Theodore, Queensland

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Theodore
Queensland
Water tower in the roundabout on The Boulevard, Theodore, 2014.JPG
The Boulevard, looking towards the water tower
Theodore is located in Queensland
Theodore
Theodore
Coordinates 24°57′S 150°05′E / 24.950°S 150.083°E / -24.950; 150.083Coordinates: 24°57′S 150°05′E / 24.950°S 150.083°E / -24.950; 150.083
Population 452 (2011 census)[1]
Postcode(s) 4719
Elevation 142 m (466 ft)
Location
LGA(s) Shire of Banana
State electorate(s) Callide
Federal Division(s) Flynn
Mean max temp Mean min temp Annual rainfall
28.4 °C
83 °F
13.9 °C
57 °F
731.4 mm
28.8 in
Localities around Theodore:
Lonesome Creek Lonesome Creek Lonesome Creek
Isla Theodore Lonesome Creek
Isla Isla Lonesome Creek

Theodore is a town and a locality in the Shire of Banana, Queensland, Australia.[2][3] It was established as part of Queensland Premier Ted Theodore's ambitious Dawson River Irrigation Scheme. At the 2011 census, Theodore had a population of 452.[1]

Geography[edit]

Theodore is situated on the Dawson River just off the Leichhardt Highway 565 kilometres (351 mi) north-west of the state capital, Brisbane. Castle Creek flows through the town and into the Dawson River immediately south of the town centre.

History[edit]

The Aboriginal inhabitants of the area were the Kangulu people.[4]The first European settler in the district was Joseph Thompson who amassed a number of pastoral leases from 1850 to his death in 1857, including Oxtrack Creek, Okangal, Coteeda, Delusion Creek, Macoom, Hope, Thalba and Woolthorpe.[5][6] He entered a partnership James Reid who acquired the Boam run and acquired Thompson's runs after his death and then acquired further runs, before beginning to sell out to new settlers.[7][8]

In 1864 a town called Woolthorpe was surveyed and town lots offered for sale,[9] but few were sold and no town developed at that time.[7]

In 1893, William Woolrych acquired 13,000 acres (53 km2) of land alongside the Dawson River and gradually built it up through further land acquisitions into the very large Woolthorpe Station.[7]

Dawson River Irrigation Scheme[edit]

In 1905, the Queensland Minister for Lands Joshua Thomas Bell and fellow Member of the Queensland Legislative Assembly Robert Herbertson conducted a tour of the district. Herbertson reported that Woolthorpe was "a splendid property, consisting of downs and black soil flats" used for sheep grazing. Herbertson also reported favourably on an experiment to raise lucerne by irrigating 70–80 acres (28–32 ha) of cleared land beside the Dawson River. His opinion was that there was plenty of water available in the Dawson River for irrigation and the land could grow almost any crop. Herbertson believed that, with irrigation, the district would be capable of supporting a large population, provided there was cheap, easy and quick transport to the coast.[10] This comment about transport followed Minister Bell's earlier criticism of the condition of the roads west of Gladstone which were the responsibility of the Banana Shire and the Taroom Shire.[11]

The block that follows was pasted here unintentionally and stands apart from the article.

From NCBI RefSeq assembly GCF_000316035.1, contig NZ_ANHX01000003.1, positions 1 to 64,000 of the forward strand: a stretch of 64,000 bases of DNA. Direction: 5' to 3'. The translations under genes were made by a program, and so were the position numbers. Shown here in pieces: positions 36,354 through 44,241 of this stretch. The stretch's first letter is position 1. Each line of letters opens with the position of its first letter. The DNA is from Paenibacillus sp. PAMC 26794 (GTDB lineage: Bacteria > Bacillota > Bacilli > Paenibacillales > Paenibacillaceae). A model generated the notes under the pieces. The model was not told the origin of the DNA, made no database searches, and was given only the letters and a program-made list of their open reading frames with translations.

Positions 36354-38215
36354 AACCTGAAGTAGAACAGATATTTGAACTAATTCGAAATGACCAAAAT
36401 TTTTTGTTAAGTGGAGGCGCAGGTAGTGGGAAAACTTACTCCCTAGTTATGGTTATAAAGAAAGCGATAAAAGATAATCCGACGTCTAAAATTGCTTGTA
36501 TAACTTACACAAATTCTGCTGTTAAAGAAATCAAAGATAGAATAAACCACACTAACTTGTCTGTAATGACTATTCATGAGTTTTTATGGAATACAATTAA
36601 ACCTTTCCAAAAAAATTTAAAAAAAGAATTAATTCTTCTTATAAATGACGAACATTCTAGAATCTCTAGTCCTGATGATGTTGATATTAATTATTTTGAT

The idea of a major irrigation scheme involving the Dawson River continued to be considered by the Queensland Parliament over a number of years.[12][13][14] However, it was not until February 1920, that the Premier of Queensland Ted Theodore announced his support for a Dawson River irrigation scheme.[15] Later that year, in September 1920, Ted Theodore announced that a dam would be built at The Gorge on the Dawson River (25°26′47″S 150°08′57″E / 25.44645°S 150.14909°E / -25.44645; 150.14909 (Nathan Gorge)) enabling 100,000 acres (40,000 ha) of fertile land to be created through irrigation along 65 kilometres (40 mi) of the Dawson River.[16] The irrigated area would be organised into five zones: Isla, Castle Creek (later Theodore), Huon, Moura and Coolibah, with each zone having a central township.[17] There would be irrigated farms closer to the river and dry (non-irrigated) blocks further away. It was estimated that there would be about 5000 farms and that, together with those living in the towns providing services to the farmers, the irrigation scheme would support about 50,000 people.[17] Each town would be a "model garden city" as the local population would be sufficient to enable all modern amenities and recreational facilities; this was seen as important to attract younger people, who were believed to be abandoning rural towns in favour of cities to which many had been exposed during the Great War.[18][19]

In 1922 it was announced that the gorge and the dam would both be named after Matthew Nathan, the (then) Governor of Queensland.[20] The dam would be the second largest in the world, submerging over 83,200 acres (337 km2) and capable of storing 2,485,000 acre feet (3.065 cubic kilometres) of water.[17] (For comparison, the present day Wivenhoe Dam has an area of 109.4 square kilometres and a capacity of 2.61 cubic kilometres).

Also in 1922, it was announced that, in addition to the dam, the Dawson Valley Irrigation scheme would include the construction of a railway line to service the Dawson Valley. The funding for the overall scheme was to be through a loan from America for approximately £2.5 million.[21]

Creating the town of Theodore[edit]

As it would take some time to build the Nathan Dam, it was decided to commence on a smaller scale by initiating the Castle Creek irrigation zone by building a small low-cost weir nearby on the Dawson River, from which water would be pumped along canals to the irrigated farms. A power station was also built beside the river. The land offered for initial settlement was 264 irrigated farms of average size 13 acres (5.3 ha) and 109 dry blocks of average size 211 acres (85 ha).[17]